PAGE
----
* Jim Norman and Damon Richards-Gilliam from Ysgol Dinas Bran filming Osian Roberts, Elis ap Gwynfor, Osian Gruffydd and Owain Beech during a taste test.
* Katie Lancashire with the ridiculously rich by Alana fudge cakes.
Thousands of food lovers got a taste of the Welsh language at a popular festival – as well as sampling the international language of coffee.
Organisers of the Llangollen Food Festival were thrilled with the turn-out over two bustling days at the popular event which has been hailed as one of the highlights in the UK’s culinary calendar.
Visitors also given the opportunity to sample the delights of the Welsh language as they browsed more than 100 stalls at the famous International Pavilion.
The festival teamed up with Menter Iaith Sir Ddinbych, one of a network of organisations established across Wales to promote the language, and pupils from the nearby high school, Ysgol Dinas Bran and Ysgol Brynhyfryd, in Ruthin.
The youngster set up a taste-test panel and produced a Vlog which was posted on YouTube.
Menter Iaith Sir Ddinbych chief officer Ruth Williams said: “Llangollen Food Festival is a brilliant event, attracting thousands of people yearly and a perfect chance to get more people who don’t normally converse in Welsh to try basic sentences.
“Welsh-language speaking exhibitors agreed to wear lanyards signifying they are bilingual. It meant fluent Welsh-language speakers could talk to them in their native language, but learners and complete beginners also knew immediately that they could have a go at conversing with the stall holder in Welsh.
“We had leaflets produced to distribute among festival goers providing basic translations of words which might be useful in a culinary environment. They include Blasus (tasty), Cacen (cake), Siocled (chocolate) and bread (bara).
“The project’s been a great success with really positive feedback from people who enjoyed trying out Welsh in such relaxed, fun surroundings.”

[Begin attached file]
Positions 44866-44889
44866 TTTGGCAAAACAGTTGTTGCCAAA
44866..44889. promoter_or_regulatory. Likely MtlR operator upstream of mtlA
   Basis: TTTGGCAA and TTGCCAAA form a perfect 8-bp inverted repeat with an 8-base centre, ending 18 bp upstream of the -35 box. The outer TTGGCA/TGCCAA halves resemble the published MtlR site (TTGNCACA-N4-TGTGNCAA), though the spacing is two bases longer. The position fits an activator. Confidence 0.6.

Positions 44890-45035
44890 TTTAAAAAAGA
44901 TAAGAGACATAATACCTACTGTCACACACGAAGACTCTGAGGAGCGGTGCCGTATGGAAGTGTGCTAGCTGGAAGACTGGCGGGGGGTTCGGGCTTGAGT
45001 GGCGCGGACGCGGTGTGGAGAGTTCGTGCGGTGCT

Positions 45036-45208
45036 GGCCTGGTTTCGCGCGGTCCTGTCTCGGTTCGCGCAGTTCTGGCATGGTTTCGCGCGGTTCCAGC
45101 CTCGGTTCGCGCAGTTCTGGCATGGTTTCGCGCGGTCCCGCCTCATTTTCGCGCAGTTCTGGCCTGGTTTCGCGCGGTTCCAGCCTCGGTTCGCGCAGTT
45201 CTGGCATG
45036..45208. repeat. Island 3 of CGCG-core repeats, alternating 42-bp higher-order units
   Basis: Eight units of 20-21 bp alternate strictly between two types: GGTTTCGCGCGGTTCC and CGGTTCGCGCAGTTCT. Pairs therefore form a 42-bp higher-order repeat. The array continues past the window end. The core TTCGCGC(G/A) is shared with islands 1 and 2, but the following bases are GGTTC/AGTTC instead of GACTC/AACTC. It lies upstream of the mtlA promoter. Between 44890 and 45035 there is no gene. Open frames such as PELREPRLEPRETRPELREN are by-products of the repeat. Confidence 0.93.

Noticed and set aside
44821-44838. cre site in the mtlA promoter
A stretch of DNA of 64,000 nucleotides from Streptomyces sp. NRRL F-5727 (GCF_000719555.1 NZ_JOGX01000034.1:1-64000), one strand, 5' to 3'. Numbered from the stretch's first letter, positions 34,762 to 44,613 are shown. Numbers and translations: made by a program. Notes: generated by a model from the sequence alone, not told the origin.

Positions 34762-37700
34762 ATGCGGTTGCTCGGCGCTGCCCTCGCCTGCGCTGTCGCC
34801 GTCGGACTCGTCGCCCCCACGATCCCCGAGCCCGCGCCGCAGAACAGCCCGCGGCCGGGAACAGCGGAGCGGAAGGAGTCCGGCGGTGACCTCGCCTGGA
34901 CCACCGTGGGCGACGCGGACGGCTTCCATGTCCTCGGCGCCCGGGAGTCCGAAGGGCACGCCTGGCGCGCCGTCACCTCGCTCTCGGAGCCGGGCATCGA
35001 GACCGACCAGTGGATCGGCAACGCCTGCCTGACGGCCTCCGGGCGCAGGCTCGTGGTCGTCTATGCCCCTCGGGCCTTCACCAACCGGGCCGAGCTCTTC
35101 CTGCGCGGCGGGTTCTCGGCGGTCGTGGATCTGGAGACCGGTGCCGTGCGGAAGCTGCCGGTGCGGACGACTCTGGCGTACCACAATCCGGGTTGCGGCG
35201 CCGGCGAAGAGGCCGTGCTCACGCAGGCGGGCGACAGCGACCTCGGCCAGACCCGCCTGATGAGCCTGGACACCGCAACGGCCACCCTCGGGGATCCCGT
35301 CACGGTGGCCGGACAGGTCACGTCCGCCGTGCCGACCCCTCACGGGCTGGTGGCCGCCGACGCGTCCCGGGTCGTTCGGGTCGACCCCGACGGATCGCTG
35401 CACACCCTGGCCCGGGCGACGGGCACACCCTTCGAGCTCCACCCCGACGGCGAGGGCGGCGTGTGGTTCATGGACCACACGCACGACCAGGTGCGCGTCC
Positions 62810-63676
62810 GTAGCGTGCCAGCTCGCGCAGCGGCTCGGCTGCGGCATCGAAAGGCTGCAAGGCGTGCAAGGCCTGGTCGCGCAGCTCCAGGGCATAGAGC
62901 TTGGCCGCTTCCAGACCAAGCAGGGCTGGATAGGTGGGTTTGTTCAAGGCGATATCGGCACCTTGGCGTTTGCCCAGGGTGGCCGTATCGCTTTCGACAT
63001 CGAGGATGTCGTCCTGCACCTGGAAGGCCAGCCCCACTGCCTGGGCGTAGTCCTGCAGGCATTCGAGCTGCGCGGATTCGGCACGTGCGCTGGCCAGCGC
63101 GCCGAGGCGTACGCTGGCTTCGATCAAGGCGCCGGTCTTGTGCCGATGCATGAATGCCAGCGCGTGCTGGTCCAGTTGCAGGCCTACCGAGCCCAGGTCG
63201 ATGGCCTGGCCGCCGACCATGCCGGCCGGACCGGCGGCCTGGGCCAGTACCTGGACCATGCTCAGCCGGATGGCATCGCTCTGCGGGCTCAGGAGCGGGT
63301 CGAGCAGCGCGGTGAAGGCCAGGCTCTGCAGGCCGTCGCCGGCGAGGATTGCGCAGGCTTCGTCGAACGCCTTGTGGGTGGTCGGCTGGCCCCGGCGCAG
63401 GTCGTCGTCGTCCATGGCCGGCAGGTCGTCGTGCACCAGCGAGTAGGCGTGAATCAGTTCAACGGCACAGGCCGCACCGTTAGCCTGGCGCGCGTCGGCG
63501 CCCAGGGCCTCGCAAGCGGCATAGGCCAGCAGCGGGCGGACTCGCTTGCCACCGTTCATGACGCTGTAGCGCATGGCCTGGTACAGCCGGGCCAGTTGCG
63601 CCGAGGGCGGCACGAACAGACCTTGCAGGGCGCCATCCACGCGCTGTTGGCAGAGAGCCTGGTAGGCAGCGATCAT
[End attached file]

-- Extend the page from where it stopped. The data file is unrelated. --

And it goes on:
Ysgol Dinas Bran media studies students Damon Richards-Gilliam, 15, and Jim Norman, 16, filmed the taste-test vlog.
Damon said: “We’ve worked with the food festival Menter Iaith team for three years and always found that talking about food is a great way to break down language barriers.”
One exhibitor invented his own language to promote his Rhyl-based Mug Run coffee roasting business. Tim Parry had postcards printed for distribution to customers, teaching them the novelty sign language.
He said: “I’m really proud of it. I formulated it as a result of years of experience. I realised that when customers talk about coffee brewing machines and methods, they use different hand signals.
“A flat hand pressing downwards, for instance, means a cafetiere, a clenched fist is a stove top method, a finger pointing down indicates a drip pour machine. I became so expert at interpreting them that I eventually decided to catalogue the different signs by hand-drawing small sketches of them to print on my postcards.”
Tim has exhibited at Llangollen for five years but for the first time he delivered a workshop for people to taste different coffee flavours and have a go at making their own. He also produced a blend of roasted coffee, called Hamper, in celebration of the 2019 food festival.
“It’s a great event I always enjoy so I wanted to create a blend especially for it,” said Tim who was helped on his stall by his mum Meryl Bowker.
Neil Moffat and wife, Claire Hemingway-Moffat, who launched Hemingway’s pesto in Churton, near Farndon, cooking up their special recipe in their home kitchen, were also having a great time.
Neil said: “We’ve got four children who all went off to university, but none were very good cooks.
“When they would come home Claire would make up a giant jar of her delicious pesto sauce for them to take back to their digs.
“We used to call it Red Cross pesto because it was designed to give them something healthy and nutritious to eat. It was so well liked by their student friends that we began making more and more of it and now it’s really taken off and become a mini-business.”
Famous entrepreneur and star of television’s The Apprentice, Alan Sugar, recognised the potential for success in the fine foods market when he invested in the cake making business of 2016 The Apprentice winner Alana Spencer. Her company, Ridiculously Rich, also had a stall at this year’s Llangollen Food Festival, manned by Katie Lancashire.
Katie said: “I love being Alana’s ambassador. To be able to display and sell her delicious cakes in an arena like this is a fabulous opportunity. Llangollen festival lives up to its reputation of being a great event for foodies of all ages.”
The festival has been named one of the Top 10 food festivals in the UK by the Independent and Daily Telegraph newspapers.
Organiser Phil Davies said: “We’re absolutely delighted. It went very, very well. Our exhibition stands were full and included some newcomers to the festival which is always nice to see, and everyone had positive feedback on both the trade stands and the interactive workshops and demonstrations.”
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